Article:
Thursday, February 4, 2010

The fertility biz: too many hazardous twins?

The NY Times reports on the complicated incentives in the fertility business that often lead to the birth of twins, despite the increased hazard that attend low birthweight babies: The Gift of Life, and Its Price .

"...leaders of the fertility industry and government health officials say that twins are a risk that should be avoided in fertility treatments. But they also acknowledge that they have had difficulty curtailing the trend.
Many fertility doctors routinely ignore their industry’s own guidelines, which encourage the use of single embryos during the in-vitro fertilization procedure, according to interviews and industry data. Some doctors say that powerful financial incentives hold sway in a competitive marketplace. Placing extra embryos in a woman’s womb increases the chances that one will take. The resulting babies and word of mouth can be the best way of luring new business." (emphasis added)
"Doctors are also often under pressure from patients eager for children, who have incentives to gamble as well. Frequently, they have come to IVF as a last resort after years of other treatments, are paying out of pocket, and are anxious to be successful on the first try. And many do not fully understand the risks. "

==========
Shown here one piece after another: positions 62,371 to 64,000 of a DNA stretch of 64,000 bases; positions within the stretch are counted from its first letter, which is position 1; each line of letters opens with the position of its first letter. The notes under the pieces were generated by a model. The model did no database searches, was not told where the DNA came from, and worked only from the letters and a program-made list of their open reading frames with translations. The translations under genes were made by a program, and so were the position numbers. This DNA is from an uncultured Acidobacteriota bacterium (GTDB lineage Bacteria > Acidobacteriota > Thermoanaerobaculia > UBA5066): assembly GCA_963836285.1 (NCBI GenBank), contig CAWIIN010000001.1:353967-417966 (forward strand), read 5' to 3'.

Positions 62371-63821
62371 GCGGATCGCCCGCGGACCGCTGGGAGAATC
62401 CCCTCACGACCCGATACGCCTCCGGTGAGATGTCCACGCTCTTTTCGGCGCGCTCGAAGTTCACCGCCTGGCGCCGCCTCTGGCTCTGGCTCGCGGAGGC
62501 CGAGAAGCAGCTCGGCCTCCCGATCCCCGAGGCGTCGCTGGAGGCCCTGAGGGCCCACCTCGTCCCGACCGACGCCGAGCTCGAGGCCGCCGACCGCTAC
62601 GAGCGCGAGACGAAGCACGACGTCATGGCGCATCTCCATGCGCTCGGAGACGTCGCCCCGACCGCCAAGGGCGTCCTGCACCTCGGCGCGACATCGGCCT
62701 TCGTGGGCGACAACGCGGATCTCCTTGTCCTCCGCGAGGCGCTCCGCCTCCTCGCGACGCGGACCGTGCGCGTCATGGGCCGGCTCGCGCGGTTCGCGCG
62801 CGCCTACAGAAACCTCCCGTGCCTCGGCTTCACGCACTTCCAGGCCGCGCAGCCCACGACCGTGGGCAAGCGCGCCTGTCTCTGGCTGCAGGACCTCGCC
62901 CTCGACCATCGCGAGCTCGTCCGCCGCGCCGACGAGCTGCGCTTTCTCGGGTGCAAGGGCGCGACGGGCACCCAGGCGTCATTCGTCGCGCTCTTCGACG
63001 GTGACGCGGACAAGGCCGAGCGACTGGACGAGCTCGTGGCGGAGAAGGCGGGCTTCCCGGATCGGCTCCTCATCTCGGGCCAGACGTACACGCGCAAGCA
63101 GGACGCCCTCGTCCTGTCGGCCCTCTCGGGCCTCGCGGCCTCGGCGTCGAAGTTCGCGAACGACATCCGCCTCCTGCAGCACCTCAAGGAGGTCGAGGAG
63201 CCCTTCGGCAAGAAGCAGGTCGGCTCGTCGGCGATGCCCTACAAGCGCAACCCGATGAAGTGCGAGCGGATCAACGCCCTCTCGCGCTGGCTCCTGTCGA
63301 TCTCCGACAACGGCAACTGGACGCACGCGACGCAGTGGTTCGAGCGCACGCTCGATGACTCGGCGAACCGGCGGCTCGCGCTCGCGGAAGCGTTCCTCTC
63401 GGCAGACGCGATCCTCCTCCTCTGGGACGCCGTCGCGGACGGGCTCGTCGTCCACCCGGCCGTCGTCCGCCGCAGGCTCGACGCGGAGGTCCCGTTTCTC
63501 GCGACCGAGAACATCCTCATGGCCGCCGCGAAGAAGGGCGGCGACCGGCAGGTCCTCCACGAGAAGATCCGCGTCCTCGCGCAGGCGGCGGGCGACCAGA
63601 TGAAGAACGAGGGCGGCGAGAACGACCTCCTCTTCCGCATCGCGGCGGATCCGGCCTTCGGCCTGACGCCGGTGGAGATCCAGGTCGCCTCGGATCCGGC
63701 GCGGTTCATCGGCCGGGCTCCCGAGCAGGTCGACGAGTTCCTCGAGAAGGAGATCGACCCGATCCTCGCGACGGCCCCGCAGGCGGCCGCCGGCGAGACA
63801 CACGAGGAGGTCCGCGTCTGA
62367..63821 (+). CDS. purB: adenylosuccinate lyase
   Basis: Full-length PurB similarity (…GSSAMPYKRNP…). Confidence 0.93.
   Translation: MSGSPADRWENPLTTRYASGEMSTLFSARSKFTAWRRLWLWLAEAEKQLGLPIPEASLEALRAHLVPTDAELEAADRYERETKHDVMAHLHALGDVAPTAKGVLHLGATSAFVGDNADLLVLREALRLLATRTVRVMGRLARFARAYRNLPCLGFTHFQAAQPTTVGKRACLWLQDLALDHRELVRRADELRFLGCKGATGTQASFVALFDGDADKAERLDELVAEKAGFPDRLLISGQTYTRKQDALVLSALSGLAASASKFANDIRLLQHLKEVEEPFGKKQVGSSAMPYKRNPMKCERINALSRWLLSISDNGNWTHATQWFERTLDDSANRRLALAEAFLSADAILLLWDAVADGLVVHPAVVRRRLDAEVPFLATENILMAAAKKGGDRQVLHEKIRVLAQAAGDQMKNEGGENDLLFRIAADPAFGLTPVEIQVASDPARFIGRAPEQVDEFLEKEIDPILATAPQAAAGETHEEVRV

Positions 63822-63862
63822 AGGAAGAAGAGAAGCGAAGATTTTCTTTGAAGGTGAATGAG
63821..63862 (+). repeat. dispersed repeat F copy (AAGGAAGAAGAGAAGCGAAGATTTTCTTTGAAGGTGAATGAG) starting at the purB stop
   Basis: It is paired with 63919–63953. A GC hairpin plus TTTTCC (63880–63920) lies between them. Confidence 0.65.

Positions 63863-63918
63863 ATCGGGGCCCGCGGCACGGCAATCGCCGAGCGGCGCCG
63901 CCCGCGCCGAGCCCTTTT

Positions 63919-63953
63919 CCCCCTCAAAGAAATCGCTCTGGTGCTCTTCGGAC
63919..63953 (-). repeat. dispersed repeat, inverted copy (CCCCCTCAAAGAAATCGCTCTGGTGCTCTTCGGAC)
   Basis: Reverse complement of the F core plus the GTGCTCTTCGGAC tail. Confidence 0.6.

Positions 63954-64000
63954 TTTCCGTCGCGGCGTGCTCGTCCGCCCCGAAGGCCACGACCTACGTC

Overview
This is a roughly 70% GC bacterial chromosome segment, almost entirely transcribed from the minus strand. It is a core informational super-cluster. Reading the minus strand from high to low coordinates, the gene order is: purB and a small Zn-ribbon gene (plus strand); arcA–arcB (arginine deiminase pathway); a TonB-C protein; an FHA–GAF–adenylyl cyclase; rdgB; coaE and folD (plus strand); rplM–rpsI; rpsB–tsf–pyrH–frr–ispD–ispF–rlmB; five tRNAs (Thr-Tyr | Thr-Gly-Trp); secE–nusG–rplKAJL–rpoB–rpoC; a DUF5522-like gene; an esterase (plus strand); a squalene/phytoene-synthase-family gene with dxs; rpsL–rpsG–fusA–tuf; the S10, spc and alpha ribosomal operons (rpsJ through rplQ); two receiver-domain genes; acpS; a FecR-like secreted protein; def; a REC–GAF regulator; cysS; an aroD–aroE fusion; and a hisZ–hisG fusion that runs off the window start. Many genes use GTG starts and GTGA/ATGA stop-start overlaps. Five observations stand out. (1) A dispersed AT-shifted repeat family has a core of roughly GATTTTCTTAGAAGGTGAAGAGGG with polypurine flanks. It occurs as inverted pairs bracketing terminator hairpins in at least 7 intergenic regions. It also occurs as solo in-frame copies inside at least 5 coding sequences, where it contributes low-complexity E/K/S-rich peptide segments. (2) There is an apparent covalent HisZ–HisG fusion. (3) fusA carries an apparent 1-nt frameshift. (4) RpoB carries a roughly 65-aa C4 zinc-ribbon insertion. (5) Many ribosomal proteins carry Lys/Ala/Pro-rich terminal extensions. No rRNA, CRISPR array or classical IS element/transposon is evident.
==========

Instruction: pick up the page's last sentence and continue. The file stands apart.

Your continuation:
A subsequent report, Grievous Choice on Risky Path to Parenthood, indicates that more multiple births result from intrauterine insemination than from in vitro fertilization, but that

"While less effective than IVF, intrauterine insemination is used at least twice as frequently because it is less invasive, cheaper and more likely to be covered by insurance, interviews and data show."

The story goes on to suggest that IU may not in fact even be cheaper, when subsequent care for compromised low-birthweight babies is taken into account.

Earlier, the Times invited several commentators to discuss the issue: Eight Is Enough
"A woman in Southern California has given birth to eight babies, the world’s second live-born set of octuplets. With advances in fertility treatment, multiple births are becoming more common, but how many are too many? What are the costs of delivering and caring for premature babies? And what about the emotional costs? We asked several experts to give us their thoughts.
Jeffrey Ecker, perinatologist
Felice J. Freyer, medical writer at The Providence Journal
Mark I. Evans, a doctor who specializes in reproductive genetic services
Ellie Tesher, the author of “The Dionnes” "

1 comment:

Unknown said...

I am The editor/writer with I really liked your site and i am interested in building a relationship with your site. We want to spread public awareness. I hope you can help me out. Your site is a very useful resource.

Please email me back with your URl in subject line to take a step ahead and also to avoid spam.

Thank you,
Anna Huges